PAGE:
E.S.P. = 180g 45rpm 2xLP=MOFI
2 x LP
numbered limited worldwide
(1965) 2016 US reissue on Numbered 180g 45rpm 2xLP -Landmark 1965 Recording Splits Divide Between Accessible Hard-Bop and Cutting-Edge Improvisation: Miles Davis' E.S.P. a Paragon of Cohesion, Chemistry, Interplay
Pressed at RTI, Mobile Fidelity's Refe
Release date: 22-12-2016(Originally released in 1965)
2016 US reissue on Numbered 180g 45rpm 2xLP -Landmark 1965 Recording Splits Divide Between Accessible Hard-Bop and Cutting-Edge Improvisation: Miles Davis' E.S.P. a Paragon of Cohesion, Chemistry, Interplay
Pressed at RTI, Mobile Fidelity's Reference-Caliber 45RPM Vinyl 2LP Set Presents the Music In Intimate, Transformational, Lifelike Sound
Miles Davis (trumpet)
Wayne Shorter (tenor saxophone)
Herbie Hancock (piano)
Ron Carter (double bass)
Tony Williams (drums)
B1. Little One
First Album Recorded by Davis' Classic Second Quintet: E.S.P. Teems With Brilliant Intensity, Energy, Emotion, Steadiness, Tension, and Interplay
After several intermediate groups (which featured such giants as Hank Mobley, Wynton Kelly, Victor Feldman, and George Coleman), Miles Davis' “second great quintet” slowly coalesced over 1963-64, into the lineup of Wayne Shorter, Herbie Hancock, Ron Carter, and Tony Williams (who was 17 years old when he joined Miles).
When Miles assembled Shorter, Hancock, Carter and Williams he had a band that straddled both the traditions of jazz and the new frontiers that lay ahead. 1965's E.S.P. was the first studio recording that captured the interplay and creative potential that the band was to develop. The five members of the quintet seemed to communicate by mental telepathy, inspiring the title E.S.P. (extra sensory perception).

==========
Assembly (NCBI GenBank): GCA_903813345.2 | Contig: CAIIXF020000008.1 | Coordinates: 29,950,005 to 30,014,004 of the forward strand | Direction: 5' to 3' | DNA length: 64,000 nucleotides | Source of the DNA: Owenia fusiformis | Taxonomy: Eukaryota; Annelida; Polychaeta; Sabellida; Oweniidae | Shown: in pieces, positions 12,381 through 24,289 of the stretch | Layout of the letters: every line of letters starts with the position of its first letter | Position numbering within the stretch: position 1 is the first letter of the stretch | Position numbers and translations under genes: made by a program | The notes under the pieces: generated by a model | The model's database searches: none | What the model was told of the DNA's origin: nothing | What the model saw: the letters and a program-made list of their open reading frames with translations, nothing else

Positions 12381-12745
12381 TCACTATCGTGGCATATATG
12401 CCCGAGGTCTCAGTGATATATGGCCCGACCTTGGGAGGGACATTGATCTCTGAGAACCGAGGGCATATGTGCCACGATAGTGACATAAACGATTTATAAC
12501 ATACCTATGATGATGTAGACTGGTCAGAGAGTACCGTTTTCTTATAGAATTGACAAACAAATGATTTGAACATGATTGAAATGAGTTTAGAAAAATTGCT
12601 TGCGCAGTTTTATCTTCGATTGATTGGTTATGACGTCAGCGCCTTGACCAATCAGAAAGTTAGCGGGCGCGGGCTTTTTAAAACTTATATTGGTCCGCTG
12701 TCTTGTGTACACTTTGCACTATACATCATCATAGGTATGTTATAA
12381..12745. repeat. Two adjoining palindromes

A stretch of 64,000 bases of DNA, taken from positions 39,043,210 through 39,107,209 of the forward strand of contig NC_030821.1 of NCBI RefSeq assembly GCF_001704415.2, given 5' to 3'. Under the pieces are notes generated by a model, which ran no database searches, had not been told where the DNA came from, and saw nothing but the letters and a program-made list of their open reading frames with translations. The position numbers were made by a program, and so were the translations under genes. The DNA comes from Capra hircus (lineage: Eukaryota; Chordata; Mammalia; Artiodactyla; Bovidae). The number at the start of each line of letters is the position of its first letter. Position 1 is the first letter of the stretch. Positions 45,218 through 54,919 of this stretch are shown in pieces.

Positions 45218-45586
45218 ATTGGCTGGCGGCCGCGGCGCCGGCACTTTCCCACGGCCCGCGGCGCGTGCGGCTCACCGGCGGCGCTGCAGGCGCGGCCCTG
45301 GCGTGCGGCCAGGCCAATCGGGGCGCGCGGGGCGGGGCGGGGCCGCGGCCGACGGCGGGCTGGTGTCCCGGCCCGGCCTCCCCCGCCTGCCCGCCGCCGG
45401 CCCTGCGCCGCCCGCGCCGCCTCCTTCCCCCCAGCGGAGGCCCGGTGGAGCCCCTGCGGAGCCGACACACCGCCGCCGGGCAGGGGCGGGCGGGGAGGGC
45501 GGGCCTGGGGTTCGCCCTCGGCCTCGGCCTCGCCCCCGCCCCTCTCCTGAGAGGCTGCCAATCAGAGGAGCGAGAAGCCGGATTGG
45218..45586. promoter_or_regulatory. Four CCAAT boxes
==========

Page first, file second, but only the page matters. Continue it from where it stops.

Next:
Featuring the devilishly funky blues number, “Eighty-One,” (actually written by Ron Carter, but probably shaped in the studio by Miles) on which binary and tertiary rhythms alternated (listen to the improvisations, and you’ll understand). While the melodic abstraction “Agitation” that until 1969 was often used to open concerts, illustrated how the modal options of “So What” and “Flamenco Sketches” found a new outlet - six years after Kind Of Blue.
But the return to the inspiration of the 1959 masterpieces was mainly due to the compositions of his young companions who were responsible for writing six of the seven tunes on the album. Especially notice Shorter’s brilliant interplay with Miles on the closing track “Mood,” the haunting ballad written by bassist Ron Carter.
Extra info: numbered limited worldwide
Label: Mobile Fidelity
Originally released: 1965
This release: 2016